I love pumpkins. I love the way they look, and I especially
love how delicious it tastes while still being nutrition-packed and low-fat.
|Batter or dough? You decide.|
But this pin
for soft pumpkin cookies is the one that I’m pretty sure made me awfully
popular at my apartment complex in the leasing office and residential services
after I took a batch over to my roommate at work.
The pin links to the Honey and Butter blog, which is written by
Christi Park. It
appears the blog hasn’t been updated in a while (October 2011), but it’s a very
clean, very navigable site, with plenty of categories and recipes you can look
through. I’m eyeing the watermelon lemonade
for when summer rolls around.
But back to a more cold-weather recipe in these soft pumpkin
1 1/2 cups all-purpose flour
|They kept their shape better than I expected.|
1 tablespoons cinnamon
1/2 teaspoon baking powder
1/2 teaspoon baking soda
1/2 teaspoon salt
1/2 teaspoon ground ginger
1/4 teaspoon ground nutmeg
1/2 cup granulated sugar
1/2 cup dark brown sugar
1/2 cup canola or vegetable oil
1 1/2 cups chilled pumpkin puree (canned pumpkin)
1/2 teaspoon vanilla extract
1. Preheat oven to 350 degrees F. Line baking sheets with
parchment paper or a silicone baking mat.
2. In a large bowl, whisk together the flour, cinnamon,
baking powder, baking soda, salt, ginger and nutmeg. Set aside.
3. In a separate bowl, whisk the granulated sugar, the dark
brown sugar, and the oil together. Add the pumpkin puree and whisk to combine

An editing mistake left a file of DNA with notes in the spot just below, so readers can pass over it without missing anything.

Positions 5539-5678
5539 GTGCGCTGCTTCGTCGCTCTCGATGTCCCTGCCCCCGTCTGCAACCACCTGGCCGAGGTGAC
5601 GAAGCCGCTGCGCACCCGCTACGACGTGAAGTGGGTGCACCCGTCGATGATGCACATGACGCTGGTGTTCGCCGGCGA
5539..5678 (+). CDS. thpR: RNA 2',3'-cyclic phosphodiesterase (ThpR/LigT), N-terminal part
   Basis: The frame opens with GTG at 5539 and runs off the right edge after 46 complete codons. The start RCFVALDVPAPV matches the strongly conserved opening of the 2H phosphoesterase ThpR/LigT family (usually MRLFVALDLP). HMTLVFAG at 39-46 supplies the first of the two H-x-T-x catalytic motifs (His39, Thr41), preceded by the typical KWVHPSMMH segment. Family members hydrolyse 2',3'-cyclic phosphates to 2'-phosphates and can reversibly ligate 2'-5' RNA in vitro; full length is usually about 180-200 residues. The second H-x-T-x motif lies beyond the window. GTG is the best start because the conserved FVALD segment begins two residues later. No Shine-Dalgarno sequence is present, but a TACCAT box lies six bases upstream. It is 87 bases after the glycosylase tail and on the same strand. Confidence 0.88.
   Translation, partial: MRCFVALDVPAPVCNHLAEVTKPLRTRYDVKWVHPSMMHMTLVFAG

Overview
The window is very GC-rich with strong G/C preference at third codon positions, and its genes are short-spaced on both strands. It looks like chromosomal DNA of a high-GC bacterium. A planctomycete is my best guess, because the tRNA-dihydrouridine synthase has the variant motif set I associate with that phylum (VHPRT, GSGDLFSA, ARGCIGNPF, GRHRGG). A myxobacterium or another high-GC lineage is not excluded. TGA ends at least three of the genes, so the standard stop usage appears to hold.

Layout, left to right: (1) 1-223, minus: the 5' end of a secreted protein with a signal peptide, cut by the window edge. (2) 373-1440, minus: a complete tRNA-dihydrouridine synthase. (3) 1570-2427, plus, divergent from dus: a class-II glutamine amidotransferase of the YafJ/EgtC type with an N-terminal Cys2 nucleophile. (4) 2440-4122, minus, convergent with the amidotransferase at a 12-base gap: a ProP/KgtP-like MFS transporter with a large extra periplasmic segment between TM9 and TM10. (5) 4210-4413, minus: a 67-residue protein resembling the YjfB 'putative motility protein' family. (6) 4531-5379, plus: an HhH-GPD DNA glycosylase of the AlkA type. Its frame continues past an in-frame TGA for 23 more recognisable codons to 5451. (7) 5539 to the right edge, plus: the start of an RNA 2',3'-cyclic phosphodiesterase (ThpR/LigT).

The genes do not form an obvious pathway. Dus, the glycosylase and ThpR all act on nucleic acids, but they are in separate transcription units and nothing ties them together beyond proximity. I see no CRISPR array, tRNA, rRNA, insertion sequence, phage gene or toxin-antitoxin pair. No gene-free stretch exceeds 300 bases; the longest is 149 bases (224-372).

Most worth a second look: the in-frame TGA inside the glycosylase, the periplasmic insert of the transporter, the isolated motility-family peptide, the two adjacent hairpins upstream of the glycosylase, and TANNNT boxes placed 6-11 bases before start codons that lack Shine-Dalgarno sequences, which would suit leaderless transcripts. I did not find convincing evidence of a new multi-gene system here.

thoroughly. Add the eggs and vanilla and whisk until combined.
|You can tell I used a spoon to dish 'em onto the cookie sheet.|
4. Gradually add the flour mixture to the pumpkin mixture
and whisk until completely combined.
5. Use a small cookie scoop or a large spoon to drop a
rounded, heaping tablespoon of the dough onto the prepared baking sheets, about
1 inch apart.
6. Bake for 10 to 12 minutes, making sure that the cookies
are just starting to crack on top and a toothpick inserted into the center of a
cookie comes out clean. The cookies should be firm when touched. Remove from
the oven and let the cookies cool completely on a cooling rack.
How it went
I feel like I should knock on wood, because my last post
(gluten-free four-ingredient peanut-butter cookies) went smooth and now this
one went off without a hitch, too!
I used canned pumpkin and didn’t chill it, and my spice
measurements were heaping measurements.
|These passed the firm-to-touch and toothpick tests.|
The only problem I encountered was that my whisk sucks.
Seriously look at it. I have to bend it back into a workable shape all the
time. It’s definitely seen better days.
|Maybe I'll buy a new whisk, but I'll probably |
just keep complaining about this one.
I had to work at mixing it up a little more because of that. This cookie dough is going to end up very similar to cake batter in that it is way runnier than your average cookie dough, but that's part of why these cookies are so amazing — they have a distinctly moist cake-like texture that makes them delightful.
I baked mine about 10 minutes on parchment paper-lined cookie sheets, and they
slid off the parchment paper like it was Teflon.
|I'm pretty sure this is an accurate representation of how many of these cookies my roommate ate.|
— Nicole Franz | NiFranz@News-Herald.com | @FranzOrFoe
Follow my Mission: Pinpossible board on Pinterest.
Labels: cookies, desserts, pumpkin